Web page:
There’s a lot of fear going around at the moment. From fear of the unknown to fear of losing your job, we’ve all been living with a certain degree of fear for most of this year. Whilst fear is helpful – good old fight of flight to get us out of that sticky Saber Tooth Tiger situation – it is harmful to us both mentally and physically if it becomes chronic, potentially more so than the thing we feared in the first place.


Fear helps our bodies react to danger. Once we sense a potential danger, our body releases hormones that slow or shut down functions not needed for survival (such as our digestive system), sharpens functions to help us survive (such as eyesight and heart rate), and increases the flow of hormones to an area of the brain known as the amygdala. This helps us focus on the presenting danger and store it in our memory.


Firstly, chronic fear can have a huge negative impact on our physical health. It weakens our immune system and has been linked to conditions such as cardiovascular disease and gastrointestinal problems such as IBS.

As well as this, chronic fear has been shown to impair the formation of long-term memories in some patients, as well as cause damage to certain parts of the brain, such as the hippocampus, which can make it even more difficult for the body to regulate fear. Result? A person feels anxious most of the time as their world looks more scary.

In terms of mental health, fear can interrupt processes in our brains that allow us to regulate emotions, read non-verbal cues, and reflect before acting. This negatively impacts our thinking and decision-making leaving us susceptible to intense emotions and impulsive reactions.

Other consequences of long-term fear include fatigue, clinical depression, and PTSD.



  1. Be in the present moment through mindful meditation: Sit quietly and observe the present moment. If fear or anxiety arises, recognise it. How does it feel in your body? Does is spark any associated thoughts? Don’t get involved in the story, or try to get rid of it or change it. Just sit with it, in the knowledge it will pass. And when you need to, take a break, focus on your hands and breathing, or take a walk. Practice regularly to improve your ability to recognise and resolve fear.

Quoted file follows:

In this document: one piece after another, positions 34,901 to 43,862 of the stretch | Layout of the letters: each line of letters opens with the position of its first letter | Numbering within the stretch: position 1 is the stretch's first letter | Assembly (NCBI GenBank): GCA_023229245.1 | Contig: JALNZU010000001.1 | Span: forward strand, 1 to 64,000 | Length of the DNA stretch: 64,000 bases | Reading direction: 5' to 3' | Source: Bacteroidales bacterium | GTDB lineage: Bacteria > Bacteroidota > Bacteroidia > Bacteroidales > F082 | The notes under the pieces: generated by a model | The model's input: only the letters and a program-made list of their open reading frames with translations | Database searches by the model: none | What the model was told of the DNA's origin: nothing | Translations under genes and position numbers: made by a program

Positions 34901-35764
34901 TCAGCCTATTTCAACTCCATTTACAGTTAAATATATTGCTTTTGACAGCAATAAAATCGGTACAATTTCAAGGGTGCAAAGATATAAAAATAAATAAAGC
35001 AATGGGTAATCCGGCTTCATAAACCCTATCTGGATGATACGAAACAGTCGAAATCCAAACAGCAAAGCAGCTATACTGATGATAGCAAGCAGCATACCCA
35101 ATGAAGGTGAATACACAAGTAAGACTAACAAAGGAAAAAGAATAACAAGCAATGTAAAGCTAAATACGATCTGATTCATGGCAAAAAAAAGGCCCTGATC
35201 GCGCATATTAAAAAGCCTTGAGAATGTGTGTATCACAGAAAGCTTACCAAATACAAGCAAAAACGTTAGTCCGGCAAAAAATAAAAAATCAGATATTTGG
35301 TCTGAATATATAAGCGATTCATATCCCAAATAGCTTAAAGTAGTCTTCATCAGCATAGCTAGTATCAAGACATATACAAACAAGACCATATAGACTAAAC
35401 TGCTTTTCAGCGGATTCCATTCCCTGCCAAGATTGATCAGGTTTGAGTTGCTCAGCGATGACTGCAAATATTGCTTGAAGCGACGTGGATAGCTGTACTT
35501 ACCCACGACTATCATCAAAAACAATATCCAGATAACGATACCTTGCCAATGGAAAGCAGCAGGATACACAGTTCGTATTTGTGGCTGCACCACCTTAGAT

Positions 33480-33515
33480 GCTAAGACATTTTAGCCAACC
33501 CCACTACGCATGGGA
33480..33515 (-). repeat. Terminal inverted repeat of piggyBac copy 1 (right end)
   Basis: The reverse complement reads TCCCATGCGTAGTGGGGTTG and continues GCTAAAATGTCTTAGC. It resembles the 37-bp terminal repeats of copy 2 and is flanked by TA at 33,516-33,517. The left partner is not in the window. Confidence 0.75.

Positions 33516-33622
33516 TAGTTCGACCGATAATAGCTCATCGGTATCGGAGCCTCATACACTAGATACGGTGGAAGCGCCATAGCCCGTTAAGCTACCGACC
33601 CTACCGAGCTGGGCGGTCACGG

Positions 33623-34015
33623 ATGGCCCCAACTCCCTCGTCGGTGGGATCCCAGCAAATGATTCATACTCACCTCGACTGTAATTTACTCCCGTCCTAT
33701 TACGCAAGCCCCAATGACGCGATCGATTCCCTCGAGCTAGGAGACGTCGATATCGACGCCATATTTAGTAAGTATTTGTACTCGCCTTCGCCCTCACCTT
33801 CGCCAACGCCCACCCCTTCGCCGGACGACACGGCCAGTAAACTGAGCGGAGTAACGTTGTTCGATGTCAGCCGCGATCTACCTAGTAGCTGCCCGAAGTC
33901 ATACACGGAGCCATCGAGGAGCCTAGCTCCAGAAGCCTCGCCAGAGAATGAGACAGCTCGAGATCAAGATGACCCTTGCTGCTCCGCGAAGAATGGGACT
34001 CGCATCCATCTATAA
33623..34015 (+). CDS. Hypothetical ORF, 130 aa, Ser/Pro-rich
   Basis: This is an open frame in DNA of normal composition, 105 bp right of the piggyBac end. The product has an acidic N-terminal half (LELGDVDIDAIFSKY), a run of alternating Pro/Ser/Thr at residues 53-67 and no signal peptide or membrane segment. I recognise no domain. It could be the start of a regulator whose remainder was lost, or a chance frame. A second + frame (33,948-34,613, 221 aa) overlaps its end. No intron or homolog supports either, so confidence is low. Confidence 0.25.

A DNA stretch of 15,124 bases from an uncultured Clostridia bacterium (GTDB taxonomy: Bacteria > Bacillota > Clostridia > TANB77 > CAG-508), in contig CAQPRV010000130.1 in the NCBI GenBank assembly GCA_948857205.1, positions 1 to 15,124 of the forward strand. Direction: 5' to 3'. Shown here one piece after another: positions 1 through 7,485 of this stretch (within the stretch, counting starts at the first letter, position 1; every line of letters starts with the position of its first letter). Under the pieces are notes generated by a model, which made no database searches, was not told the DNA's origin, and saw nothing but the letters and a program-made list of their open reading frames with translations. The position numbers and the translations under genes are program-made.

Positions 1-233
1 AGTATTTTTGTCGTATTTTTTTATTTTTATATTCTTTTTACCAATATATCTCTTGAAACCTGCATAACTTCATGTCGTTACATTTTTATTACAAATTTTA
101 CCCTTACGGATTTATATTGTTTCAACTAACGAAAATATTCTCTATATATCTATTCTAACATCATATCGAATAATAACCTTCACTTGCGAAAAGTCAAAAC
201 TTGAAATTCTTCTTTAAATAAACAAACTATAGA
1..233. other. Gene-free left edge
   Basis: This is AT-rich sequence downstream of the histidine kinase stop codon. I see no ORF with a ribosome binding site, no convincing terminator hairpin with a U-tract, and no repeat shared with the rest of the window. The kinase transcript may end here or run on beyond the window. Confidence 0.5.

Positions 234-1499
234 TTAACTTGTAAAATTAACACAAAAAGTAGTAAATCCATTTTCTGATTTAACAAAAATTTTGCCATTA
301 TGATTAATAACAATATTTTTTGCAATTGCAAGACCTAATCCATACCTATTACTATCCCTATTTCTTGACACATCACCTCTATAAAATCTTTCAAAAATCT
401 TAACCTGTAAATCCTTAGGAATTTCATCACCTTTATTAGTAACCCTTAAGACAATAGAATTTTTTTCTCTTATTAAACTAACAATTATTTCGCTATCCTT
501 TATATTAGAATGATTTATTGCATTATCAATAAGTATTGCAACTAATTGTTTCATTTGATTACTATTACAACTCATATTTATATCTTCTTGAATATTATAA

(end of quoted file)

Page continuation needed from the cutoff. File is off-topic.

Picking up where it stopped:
2. Focus on healthy control and positivity: Stress-hardy people are good at focusing their energy on situations that are in their control rather than those that are beyond it. Create a list of simple goals that are in your power to achieve, and recognise your achievements. Practice gratitude daily to remind yourself of the good things in your life.

  3. Connect with nature: Research has shown that being in nature reduces fear and anxiety and increases pleasant feelings. As people look at a scene of natural beauty, they describe feelings using words such as calm, beauty, happiness and hope. Being connected to nature not only makes people feel better emotionally, it reduces blood pressure, heart rate, muscle tension, and the production of stress hormones — all signals of stress and fear.

  4. Get help: Fear can cause us to feel disconnected from others, but don’t be afraid to ask for support. Friends and family, as well as trained therapists, can help us make a realistic assessment of the threat. With the support of others, we feel more confident that we can deal with issues. And physically, having a loved one close calms us and reduces the fight or flight response.



Finally, even if you are challenged by fear, don’t ignore other parts of your life. It is possible to find wellbeing in relationships and purpose even while working on security. And of course, POD is here to support you and offers affordable and convenient physical and mental wellbeing!

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